statements were extended to ESNs with semi-inﬁnite inputs from the past. Various Lp-type criteria have

been used to measure the approximation error. The case 1 ≤p < ∞has been considered in [Gono 20c],

where the universality of families of ESNs with a prescribed activation function and stochastic inputs

was established with respect to the Lpnorm determined by the law of a ﬁxed discrete-time input process

deﬁned for all inﬁnite negative times. In this case, the universality is formulated in the category of all

the causal and time-invariant input/output systems with p-integrable outputs. Extensions of some of

these results in the particularly relevant case p= 2 for randomly generated ESNs and, more importantly,

1Ludwig-Maximilians-Universit¨at M¨unchen. Mathematics Institute. Theresienstrasse 39. D-80333 Munich. Germany.

gonon@math.lmu.de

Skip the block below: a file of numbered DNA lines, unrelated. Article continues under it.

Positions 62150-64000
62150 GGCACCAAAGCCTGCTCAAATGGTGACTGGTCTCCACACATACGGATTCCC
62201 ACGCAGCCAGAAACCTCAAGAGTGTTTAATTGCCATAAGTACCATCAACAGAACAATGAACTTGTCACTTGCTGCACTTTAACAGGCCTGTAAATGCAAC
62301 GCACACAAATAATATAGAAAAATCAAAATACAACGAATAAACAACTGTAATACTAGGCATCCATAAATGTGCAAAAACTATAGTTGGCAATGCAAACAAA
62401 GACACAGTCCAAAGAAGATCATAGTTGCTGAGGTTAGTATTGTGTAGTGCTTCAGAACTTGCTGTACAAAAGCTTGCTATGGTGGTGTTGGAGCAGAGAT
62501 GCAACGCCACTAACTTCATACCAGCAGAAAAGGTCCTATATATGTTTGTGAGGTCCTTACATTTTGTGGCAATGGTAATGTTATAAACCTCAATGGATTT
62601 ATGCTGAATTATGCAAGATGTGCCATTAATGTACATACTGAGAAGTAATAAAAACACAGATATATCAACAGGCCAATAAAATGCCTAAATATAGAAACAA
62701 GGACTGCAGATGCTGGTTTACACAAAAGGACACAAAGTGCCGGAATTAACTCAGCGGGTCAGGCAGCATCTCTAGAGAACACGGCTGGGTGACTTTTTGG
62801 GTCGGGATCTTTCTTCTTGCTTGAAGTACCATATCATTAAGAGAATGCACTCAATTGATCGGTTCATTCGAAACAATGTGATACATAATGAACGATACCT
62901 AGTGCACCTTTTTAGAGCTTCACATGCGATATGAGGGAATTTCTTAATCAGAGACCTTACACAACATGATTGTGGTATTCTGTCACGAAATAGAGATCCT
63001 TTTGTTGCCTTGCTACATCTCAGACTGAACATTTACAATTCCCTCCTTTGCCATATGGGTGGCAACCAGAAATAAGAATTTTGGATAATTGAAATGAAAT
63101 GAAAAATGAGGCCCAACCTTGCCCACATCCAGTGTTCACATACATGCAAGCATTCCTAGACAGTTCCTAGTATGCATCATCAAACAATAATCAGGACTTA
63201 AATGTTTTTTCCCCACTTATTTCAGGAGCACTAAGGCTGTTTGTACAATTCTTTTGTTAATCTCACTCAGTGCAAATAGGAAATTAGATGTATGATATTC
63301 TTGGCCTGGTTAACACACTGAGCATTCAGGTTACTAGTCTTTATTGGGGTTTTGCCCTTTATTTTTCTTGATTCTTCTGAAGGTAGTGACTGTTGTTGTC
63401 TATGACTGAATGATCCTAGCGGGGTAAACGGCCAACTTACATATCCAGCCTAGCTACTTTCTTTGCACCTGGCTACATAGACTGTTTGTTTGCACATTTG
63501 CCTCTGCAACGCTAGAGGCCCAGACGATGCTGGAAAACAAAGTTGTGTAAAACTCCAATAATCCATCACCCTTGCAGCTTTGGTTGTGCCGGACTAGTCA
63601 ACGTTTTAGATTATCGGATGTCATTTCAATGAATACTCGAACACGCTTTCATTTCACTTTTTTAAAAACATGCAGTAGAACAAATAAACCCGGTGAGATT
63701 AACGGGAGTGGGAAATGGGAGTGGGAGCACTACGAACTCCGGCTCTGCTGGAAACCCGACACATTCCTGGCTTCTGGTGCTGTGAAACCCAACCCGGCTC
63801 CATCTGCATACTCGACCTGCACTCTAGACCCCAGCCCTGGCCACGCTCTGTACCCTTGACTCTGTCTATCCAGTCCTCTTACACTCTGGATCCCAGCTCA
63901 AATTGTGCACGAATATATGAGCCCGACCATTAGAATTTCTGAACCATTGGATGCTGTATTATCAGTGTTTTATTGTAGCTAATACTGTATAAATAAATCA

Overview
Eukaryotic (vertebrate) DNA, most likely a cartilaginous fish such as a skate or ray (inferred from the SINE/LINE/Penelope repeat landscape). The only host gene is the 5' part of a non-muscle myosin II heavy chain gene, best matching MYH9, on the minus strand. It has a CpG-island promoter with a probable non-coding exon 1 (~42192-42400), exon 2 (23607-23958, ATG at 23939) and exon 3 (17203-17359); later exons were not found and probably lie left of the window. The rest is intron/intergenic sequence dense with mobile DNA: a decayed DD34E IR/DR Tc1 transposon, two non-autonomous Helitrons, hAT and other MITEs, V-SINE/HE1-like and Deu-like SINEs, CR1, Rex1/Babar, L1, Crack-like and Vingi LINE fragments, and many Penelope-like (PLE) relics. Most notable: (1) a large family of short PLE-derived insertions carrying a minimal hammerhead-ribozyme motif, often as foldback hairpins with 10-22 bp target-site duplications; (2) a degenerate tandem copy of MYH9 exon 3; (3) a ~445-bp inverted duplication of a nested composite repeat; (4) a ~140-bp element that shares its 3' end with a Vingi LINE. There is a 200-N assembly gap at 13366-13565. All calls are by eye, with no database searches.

2Universit¨at Sankt Gallen. Faculty of Mathematics and Statistics. Bodanstrasse 6. CH-9000 Sankt Gallen. Switzer-

land. Juan-Pablo.Ortega@unisg.ch

3Centre National de la Recherche Scientiﬁque (CNRS). France.

1

Fading memory echo state networks are universal 2

corresponding approximation and generalization error bounds for regular ﬁlters/functionals have been

derived in [Gono 20b,Gono 20a].

Universality with respect to uniform approximation, that is, the case p=∞, has been studied in

[Grig 18b,Grig 18a] for (almost surely) uniformly bounded inputs in the fading memory category. The

universality of ESNs for uniformly bounded inputs in the fading memory category has been established

in [Grig 18a, Theorem 4.1] using an internal approximation property [Grig 18a, Theorem 3.1] that allows

one to conclude the uniform proximity of input/output systems generated by a state-space system out

of the uniform closeness of the corresponding state maps. Using this observation, it can be shown that

ESNs inherit universality properties out of the universality of neural networks [Cybe 89,Horn 89].

The result that we just described, stated in Theorem 4.1 of [Grig 18a], does not guarantee though

that the approximating ESNs have two important properties that we now brieﬂy recall. The ﬁrst one